Sometimes designers immediately start designing the client’s website before they invest time in understanding the client’s business, goals, and audience. That’s one of the most common mistakes which you should definitely avoid. Most of the web design agencies don’t have problems like that, but if you are working with the unprofessional design team or maybe a freelancer, you will probably end up with a website which is beautiful, but probably useless in producing any needed results.

Because we don’t want you to end up delivering a useless final product, here are few tips to ask your client before starting a web design project.

Describe your company and your business in general.

This may look like an unnecessary question since you can do your own research about anybody by simply Googling them. But nevertheless, we need to hear about them from their own mouth because if someone knows their business, that has to be themselves and, believe me, you will be surprised how many layers every business has, even if they look like a small company.

Of course, if your client really is a big company, then you need to “head dive” in their business. You need to try to find out about their future plans and goals, about their competition, products, size, people and core values, their background and how a website fits into that business plan.

Don’t be the designer who thinks what the client does, be the designer who knows exactly what the client does.

Do you already have a website, and if you do, what is or isn’t working for you?

Crossed fingers that your client already has a website and they hire you for building a new one. You may be wondering why that is? Well, it’s because the client’s current website is like a bag of information.

You can easily find out what they like and what they don’t like about the website, what would they like to see carry over to the new site, what is functional and what isn’t, you can even find out about their Google Analytics, find information about CMS and many other things.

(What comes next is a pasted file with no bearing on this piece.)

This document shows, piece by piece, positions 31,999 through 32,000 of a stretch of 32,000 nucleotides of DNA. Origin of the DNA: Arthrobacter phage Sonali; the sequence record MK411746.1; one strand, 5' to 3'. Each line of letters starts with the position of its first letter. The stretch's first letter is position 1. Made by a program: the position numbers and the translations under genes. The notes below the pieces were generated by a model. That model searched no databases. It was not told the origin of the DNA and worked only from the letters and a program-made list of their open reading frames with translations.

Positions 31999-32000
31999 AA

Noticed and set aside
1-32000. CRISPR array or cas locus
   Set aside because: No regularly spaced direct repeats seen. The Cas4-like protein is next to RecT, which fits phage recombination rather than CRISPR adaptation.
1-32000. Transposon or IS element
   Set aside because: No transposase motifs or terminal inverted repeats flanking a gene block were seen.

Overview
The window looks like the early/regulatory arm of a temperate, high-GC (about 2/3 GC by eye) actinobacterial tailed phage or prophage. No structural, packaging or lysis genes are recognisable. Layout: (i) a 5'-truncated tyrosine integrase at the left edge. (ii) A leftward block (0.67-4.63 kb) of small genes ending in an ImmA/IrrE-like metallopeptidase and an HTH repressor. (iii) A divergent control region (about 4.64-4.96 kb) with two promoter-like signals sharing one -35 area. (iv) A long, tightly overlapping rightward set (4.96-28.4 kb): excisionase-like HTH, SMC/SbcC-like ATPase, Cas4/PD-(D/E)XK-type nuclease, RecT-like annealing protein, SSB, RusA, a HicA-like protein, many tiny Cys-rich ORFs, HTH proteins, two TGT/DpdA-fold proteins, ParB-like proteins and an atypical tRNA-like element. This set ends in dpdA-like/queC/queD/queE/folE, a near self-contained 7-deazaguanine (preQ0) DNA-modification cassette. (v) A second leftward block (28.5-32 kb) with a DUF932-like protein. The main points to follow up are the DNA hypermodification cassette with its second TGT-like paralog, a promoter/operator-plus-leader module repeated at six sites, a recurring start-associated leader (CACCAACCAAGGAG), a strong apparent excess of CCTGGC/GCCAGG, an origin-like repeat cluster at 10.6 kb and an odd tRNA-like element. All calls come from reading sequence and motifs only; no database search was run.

Basically, you can learn from previous mistakes they made, try your best not to repeat any of them and provide the best solution they need.

Tell us who are your main competitors and what makes you different from them?

When you’ve learned about the client’s business and studied their current website, it’s time to do some research about their competitors. One of the best sources of information and inspiration are clients’ competitors. You should make sure your client has the best online presentation of their brand on their website, especially when compared to their biggest rivals. The goal should be to increase the number of new customers, to keep existing ones and to try to prevent new potential customers from the client’s website.

Then go and look around all those websites to collect even more information about their content, services, cases, level of design presentations, website speed and stability, etc. After that, when you will be designing, try your best to do everything better than the, but at the same time to be as unique as possible.

What’s your deadline?

To avoid unpleasant surprises and to make the project a lot less stressful, you and the client need to have a clear understanding of the final deadline, as well as work timeline and critical points. It’s crucial to divide the project into smaller phases, organize the tasks and have a great collaboration with your team so you and the client can easily keep track of the project and to ensure that your team will deliver what client expected from you.

The same thing is when the client has a flexible deadline and the timeline as well. Even though the client is flexible about it, your team should have concrete project phases because it’s essential to be productive and to stay professional all the way.bote

What is your budget?

This is always a tricky one, but we shouldn’t be afraid of talking about money. The sooner you talk about the budget, the chances are that you are not going to have problems with payments in the future. Like in every business out there, both sides need to know the scope of money we are talking about. This is important because the agency needs to know how much time and human resources they can invest in the project and the client need to know what exactly is he/she paying.

The budget is also crucial when planning the level of design you will apply, website specifications, content, functionality, etc. All of that has a big impact on timeline and project phases which we mentioned earlier.

 

So, that’s all for today! These were just a few tips we think you should definitely know before starting any website project for a client. If you are interested in improving yourself as a designer, you should definitely check out this blog post.

 


Author

Franko Komljenovic

Designer at Kontra. Lego builder and collector. Movie fanboy and big F1 fanatic.